The French state is also becoming a more sophisticated owner. It has mastered the art of controlling companies through minority shareholdings or those of its affiliates. The GDF-Suez merger is once again a very interesting case. While the merger was hailed as a privatization of GDF, it now appears to be more like a partial nationalization of Suez.
Arnaud Montebourg, France’s industry minister and the new driving force of the state-shareholder, has sparked an uproar by blocking a bid by Yahoo to buy 75% of Dailymotion from France Telecom, in which the French state has only 24% stake.
Too precious to let go of
Successive French governments have shown no signs of relinquishing the commanding heights. They typically transfer ownership rights without abandoning proportional control. They have tailored privatization for political needs through selective pruning and partial share selling.
Firms under state control are typically large firms with a broad clientele, they often provide services of public utilities, manage strategic infrastructure, and provide regular revenues. They remain highly exposed to the risk of expropriation of quasi-rents.
They can be used by the government as tools in domestic policy in order to raise fiscal revenues, to preserve national security, and to absorb unemployment. In December 2012, total employment in state-controlled firms was more than 1.7 Million. Among many other examples, in 2010, Sarkozy persuaded Renault executives to keep some of its Clio 4 car plants in France, despite a plan to relocate most of them to Turkey.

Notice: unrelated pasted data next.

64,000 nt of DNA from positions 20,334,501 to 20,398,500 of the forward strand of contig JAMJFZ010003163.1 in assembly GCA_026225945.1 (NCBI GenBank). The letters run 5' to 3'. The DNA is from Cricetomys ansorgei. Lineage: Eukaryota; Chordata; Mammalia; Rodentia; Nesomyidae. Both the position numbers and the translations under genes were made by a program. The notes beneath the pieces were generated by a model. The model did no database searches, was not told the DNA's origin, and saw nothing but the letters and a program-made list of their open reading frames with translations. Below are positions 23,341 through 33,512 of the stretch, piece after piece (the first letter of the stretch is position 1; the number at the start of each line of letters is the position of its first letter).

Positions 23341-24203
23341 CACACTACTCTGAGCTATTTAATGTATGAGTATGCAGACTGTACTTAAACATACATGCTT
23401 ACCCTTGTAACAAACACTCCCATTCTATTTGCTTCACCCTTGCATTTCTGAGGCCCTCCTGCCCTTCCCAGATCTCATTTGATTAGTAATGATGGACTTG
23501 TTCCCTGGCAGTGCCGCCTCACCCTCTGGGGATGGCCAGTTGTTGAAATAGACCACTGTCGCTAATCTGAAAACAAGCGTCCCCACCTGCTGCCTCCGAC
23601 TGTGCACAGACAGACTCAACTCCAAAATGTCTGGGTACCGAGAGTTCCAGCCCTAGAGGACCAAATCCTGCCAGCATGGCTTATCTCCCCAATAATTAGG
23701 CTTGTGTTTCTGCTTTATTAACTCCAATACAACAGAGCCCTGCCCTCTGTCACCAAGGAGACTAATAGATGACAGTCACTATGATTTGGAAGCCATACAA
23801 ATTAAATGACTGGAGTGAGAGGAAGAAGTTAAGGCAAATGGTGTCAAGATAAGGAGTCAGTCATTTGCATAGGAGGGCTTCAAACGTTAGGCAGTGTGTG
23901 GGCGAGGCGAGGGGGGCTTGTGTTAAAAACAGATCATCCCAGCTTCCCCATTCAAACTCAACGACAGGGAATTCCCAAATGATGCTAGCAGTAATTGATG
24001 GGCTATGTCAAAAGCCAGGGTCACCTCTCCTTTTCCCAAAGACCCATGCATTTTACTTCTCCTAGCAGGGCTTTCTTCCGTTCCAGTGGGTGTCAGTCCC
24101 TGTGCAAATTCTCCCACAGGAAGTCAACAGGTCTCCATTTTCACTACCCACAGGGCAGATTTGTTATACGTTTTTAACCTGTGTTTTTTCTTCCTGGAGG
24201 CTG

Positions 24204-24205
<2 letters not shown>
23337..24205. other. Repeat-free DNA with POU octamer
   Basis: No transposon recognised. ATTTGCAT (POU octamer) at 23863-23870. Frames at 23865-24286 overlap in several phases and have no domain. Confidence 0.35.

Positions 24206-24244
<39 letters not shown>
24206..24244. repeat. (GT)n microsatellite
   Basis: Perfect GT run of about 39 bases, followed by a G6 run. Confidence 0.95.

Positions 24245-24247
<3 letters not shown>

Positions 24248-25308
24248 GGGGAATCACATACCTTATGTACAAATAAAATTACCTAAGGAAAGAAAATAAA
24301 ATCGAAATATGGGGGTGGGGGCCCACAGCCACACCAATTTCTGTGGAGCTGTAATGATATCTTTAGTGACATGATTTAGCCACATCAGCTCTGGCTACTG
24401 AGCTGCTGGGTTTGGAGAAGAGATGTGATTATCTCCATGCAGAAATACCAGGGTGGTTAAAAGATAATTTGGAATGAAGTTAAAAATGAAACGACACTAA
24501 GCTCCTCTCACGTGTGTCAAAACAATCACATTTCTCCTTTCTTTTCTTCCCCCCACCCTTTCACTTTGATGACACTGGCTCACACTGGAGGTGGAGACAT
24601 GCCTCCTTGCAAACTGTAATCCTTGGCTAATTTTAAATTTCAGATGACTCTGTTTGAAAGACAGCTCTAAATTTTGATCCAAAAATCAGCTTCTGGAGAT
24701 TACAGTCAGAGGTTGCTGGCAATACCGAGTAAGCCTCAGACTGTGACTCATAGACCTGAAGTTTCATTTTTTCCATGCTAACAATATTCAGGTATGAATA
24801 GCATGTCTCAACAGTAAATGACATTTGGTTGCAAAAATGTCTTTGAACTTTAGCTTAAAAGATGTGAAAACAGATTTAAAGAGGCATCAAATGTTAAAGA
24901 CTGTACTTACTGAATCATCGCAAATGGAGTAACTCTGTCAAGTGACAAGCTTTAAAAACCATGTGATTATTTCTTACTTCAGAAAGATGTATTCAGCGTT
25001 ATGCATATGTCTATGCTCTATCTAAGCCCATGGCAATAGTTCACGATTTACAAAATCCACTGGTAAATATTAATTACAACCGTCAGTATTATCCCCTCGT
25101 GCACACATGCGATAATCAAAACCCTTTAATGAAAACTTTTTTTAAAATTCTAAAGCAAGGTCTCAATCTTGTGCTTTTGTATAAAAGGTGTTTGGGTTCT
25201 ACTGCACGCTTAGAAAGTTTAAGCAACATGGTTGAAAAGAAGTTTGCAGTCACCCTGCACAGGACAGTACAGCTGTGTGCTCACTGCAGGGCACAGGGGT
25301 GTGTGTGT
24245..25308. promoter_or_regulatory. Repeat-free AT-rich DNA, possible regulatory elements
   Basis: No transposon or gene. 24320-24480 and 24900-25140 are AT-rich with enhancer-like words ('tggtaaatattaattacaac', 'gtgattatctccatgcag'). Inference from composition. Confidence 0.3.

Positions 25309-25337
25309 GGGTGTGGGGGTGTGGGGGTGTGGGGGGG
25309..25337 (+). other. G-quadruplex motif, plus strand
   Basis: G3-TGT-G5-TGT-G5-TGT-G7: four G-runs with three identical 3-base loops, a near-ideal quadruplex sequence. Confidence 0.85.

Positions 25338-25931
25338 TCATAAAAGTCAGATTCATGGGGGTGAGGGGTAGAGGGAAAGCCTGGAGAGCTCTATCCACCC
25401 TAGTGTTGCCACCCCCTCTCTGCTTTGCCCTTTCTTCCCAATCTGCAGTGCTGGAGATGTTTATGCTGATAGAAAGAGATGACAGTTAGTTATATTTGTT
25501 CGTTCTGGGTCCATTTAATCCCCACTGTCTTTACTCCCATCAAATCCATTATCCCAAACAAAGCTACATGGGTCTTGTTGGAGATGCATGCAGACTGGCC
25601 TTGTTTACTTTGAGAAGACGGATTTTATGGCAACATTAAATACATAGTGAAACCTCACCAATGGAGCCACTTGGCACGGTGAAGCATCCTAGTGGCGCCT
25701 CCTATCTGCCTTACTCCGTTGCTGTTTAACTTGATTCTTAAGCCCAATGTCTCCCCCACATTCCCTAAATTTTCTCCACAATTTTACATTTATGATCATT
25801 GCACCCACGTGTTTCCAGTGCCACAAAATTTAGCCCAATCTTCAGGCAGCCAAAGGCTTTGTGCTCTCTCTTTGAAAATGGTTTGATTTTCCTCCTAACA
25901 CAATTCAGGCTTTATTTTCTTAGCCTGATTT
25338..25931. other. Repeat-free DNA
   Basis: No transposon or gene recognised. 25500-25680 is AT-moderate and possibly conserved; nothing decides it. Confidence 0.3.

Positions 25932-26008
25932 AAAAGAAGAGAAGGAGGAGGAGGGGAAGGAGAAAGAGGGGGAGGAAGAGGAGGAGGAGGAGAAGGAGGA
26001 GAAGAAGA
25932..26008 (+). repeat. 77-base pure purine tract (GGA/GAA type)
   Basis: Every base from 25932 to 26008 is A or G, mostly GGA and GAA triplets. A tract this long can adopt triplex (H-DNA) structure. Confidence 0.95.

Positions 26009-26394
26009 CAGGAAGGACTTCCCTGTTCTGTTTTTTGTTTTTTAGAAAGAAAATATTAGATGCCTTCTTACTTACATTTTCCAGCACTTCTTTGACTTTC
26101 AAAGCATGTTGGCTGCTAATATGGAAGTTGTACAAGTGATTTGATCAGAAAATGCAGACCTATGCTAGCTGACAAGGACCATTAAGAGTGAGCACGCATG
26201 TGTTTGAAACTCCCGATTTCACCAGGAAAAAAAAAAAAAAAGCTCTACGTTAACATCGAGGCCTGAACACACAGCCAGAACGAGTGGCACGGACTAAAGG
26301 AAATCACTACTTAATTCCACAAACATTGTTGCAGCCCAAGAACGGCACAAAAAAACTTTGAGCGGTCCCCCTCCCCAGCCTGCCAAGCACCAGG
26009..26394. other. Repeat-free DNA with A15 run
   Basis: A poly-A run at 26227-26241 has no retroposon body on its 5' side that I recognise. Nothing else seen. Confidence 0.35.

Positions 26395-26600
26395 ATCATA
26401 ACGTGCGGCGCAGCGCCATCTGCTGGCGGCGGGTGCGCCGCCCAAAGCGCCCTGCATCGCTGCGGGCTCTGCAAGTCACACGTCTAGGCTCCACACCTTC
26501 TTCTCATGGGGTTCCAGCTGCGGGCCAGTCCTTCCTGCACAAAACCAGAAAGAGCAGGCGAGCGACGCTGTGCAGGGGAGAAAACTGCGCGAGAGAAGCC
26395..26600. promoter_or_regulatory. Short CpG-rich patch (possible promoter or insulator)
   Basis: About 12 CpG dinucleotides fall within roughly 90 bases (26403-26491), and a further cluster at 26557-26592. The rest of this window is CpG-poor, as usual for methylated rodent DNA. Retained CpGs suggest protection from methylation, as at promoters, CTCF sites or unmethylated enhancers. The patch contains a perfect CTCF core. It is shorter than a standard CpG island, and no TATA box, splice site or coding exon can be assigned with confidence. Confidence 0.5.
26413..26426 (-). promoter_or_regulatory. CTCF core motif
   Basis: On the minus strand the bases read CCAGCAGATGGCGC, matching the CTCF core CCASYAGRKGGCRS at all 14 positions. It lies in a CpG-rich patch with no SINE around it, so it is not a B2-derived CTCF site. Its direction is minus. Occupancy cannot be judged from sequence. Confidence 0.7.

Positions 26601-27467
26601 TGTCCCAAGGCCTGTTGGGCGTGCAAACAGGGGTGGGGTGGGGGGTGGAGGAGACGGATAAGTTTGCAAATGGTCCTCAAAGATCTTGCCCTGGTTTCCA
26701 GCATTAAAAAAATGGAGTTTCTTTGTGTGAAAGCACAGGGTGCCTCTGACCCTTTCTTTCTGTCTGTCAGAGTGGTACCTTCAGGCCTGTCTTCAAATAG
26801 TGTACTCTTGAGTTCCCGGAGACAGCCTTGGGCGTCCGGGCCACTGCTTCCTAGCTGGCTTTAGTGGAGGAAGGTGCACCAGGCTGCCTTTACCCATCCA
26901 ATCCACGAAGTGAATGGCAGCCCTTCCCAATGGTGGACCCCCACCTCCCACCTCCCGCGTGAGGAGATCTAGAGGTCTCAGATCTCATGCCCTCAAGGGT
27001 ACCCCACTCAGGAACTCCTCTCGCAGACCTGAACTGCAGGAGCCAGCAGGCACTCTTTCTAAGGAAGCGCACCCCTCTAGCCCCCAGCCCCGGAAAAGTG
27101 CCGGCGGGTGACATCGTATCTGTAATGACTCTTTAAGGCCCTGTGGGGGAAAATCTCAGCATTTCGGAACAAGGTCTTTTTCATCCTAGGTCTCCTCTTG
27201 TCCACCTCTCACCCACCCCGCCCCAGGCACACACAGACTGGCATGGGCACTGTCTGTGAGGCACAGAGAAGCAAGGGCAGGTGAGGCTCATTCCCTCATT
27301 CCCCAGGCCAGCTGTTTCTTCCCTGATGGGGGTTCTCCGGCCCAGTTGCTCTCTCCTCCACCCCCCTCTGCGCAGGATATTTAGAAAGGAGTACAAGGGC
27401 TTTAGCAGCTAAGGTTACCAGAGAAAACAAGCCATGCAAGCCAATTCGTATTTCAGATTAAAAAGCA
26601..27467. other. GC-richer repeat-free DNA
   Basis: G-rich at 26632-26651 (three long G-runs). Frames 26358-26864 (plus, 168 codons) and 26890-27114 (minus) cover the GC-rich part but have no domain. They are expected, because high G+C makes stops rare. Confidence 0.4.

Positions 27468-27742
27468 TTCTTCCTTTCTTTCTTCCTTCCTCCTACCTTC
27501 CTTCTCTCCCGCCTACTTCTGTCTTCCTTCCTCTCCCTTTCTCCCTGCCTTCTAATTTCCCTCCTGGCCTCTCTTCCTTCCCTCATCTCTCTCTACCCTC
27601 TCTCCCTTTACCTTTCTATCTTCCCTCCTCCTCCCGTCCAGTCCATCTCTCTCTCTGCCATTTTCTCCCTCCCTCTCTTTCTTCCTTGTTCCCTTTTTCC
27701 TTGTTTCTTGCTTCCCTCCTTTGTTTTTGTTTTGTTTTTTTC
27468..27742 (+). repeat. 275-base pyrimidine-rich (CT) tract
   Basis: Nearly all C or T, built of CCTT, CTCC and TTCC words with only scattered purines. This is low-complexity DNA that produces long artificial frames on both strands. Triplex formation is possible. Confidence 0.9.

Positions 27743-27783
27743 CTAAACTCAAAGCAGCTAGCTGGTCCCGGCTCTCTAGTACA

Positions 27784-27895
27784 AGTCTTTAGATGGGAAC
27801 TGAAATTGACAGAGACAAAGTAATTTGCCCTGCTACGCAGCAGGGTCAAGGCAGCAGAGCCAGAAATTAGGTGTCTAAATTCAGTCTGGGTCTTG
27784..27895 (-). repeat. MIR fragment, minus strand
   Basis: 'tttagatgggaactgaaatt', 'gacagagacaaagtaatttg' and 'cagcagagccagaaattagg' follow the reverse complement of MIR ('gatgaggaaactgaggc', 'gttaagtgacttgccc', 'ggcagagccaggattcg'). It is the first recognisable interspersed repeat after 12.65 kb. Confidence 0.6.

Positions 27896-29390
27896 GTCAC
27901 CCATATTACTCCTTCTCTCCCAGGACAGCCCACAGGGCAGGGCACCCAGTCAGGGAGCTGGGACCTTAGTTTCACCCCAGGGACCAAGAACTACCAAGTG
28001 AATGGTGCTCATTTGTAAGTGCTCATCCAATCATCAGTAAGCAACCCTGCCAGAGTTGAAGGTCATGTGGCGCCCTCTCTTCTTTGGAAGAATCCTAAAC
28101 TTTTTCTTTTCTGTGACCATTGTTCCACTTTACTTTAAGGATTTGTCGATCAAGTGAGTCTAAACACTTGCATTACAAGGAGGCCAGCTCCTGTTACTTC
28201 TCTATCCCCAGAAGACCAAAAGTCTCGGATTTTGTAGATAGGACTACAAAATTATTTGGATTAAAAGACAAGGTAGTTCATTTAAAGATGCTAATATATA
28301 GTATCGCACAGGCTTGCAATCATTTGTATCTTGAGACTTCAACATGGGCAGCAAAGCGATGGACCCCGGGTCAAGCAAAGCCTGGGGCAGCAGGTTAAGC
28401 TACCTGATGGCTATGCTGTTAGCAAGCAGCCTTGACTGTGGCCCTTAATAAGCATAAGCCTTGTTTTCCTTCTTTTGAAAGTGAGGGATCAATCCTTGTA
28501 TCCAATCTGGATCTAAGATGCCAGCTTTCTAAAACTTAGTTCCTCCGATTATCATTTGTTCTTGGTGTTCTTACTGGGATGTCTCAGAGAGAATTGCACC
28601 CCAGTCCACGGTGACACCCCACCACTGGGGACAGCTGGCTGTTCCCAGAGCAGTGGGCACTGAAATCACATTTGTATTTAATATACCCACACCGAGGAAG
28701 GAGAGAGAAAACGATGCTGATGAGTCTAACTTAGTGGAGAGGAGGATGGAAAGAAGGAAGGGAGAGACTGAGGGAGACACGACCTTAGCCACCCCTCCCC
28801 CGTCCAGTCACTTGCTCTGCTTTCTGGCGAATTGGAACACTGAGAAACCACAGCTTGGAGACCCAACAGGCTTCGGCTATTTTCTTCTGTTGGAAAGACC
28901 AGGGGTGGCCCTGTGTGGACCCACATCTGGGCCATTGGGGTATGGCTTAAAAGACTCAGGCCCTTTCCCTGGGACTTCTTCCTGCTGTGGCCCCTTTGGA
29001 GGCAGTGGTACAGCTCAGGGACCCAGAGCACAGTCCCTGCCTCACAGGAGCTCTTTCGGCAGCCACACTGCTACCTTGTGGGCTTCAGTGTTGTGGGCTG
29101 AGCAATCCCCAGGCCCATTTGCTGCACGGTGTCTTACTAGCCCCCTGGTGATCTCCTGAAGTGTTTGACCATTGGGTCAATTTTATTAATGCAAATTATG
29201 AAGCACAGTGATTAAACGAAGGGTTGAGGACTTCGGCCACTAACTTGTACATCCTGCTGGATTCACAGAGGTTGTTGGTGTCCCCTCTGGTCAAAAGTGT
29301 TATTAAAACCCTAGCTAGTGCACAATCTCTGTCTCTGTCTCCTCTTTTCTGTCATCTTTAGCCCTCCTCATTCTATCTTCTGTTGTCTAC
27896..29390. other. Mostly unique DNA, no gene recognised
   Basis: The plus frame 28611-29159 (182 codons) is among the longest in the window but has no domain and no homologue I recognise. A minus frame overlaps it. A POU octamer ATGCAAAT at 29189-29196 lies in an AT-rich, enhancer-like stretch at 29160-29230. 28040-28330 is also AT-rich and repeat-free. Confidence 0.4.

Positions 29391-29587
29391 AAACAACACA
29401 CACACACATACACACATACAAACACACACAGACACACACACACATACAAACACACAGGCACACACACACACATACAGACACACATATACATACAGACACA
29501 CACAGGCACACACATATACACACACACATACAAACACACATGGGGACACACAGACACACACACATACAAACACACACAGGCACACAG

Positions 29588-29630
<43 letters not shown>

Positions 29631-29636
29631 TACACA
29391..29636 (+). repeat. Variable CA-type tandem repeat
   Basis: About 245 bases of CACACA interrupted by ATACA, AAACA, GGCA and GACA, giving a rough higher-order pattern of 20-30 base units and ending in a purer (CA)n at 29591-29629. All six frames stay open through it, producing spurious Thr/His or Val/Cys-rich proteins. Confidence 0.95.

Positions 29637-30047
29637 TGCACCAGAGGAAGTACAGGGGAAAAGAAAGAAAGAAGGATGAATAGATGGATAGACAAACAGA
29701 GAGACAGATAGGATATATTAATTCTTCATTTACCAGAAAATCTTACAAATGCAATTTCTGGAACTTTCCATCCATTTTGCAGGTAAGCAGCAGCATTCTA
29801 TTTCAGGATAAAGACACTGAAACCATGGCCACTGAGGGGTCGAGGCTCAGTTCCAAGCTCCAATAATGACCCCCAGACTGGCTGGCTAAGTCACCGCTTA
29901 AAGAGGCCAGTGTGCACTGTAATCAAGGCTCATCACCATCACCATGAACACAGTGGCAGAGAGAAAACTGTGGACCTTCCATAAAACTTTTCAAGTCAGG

They also can be used to disgorge cash through partial privatization or dividends. Since 1986, partial privatization has provided €97.9 billion. These proceeds are intended, according to the law, to pay down the national debt.
Since 2004, the French government as a shareholder has received €58.2 billion in cash dividends from controlled companies. For the period of 2004-2012, dividends have been paid on a regular basis with €6.5 billion on average per year. According to the APE, the expected dividend payout ratio of state-controlled companies within the APE was on average 77.6% in 2012.
In the wake of economic crisis and uncontrolled public deficits, dividends are an extraordinary source of non-tax revenue and politically costless for the government. The latter did not hesitate to abuse of its shareholder position, in 2011, to impose a 60% of dividend payout (€189 million) to the FSI, in spite of strong criticism of the Sénat. In 2012, as the first largest shareholder of France Telecom, it refused the drop of dividend requested by the unions during the General Assembly.
The Eurozone crisis and exploding public deficits have indeed amplified the influence of the state-shareholder, regardless of the political orientation of the government.
The strategy of the French government is then more to redefine state capitalism than to reduce its perimeter. By melding the powers of the state with the attributes of capitalism, the French government is learning how to use the market to promote political goals.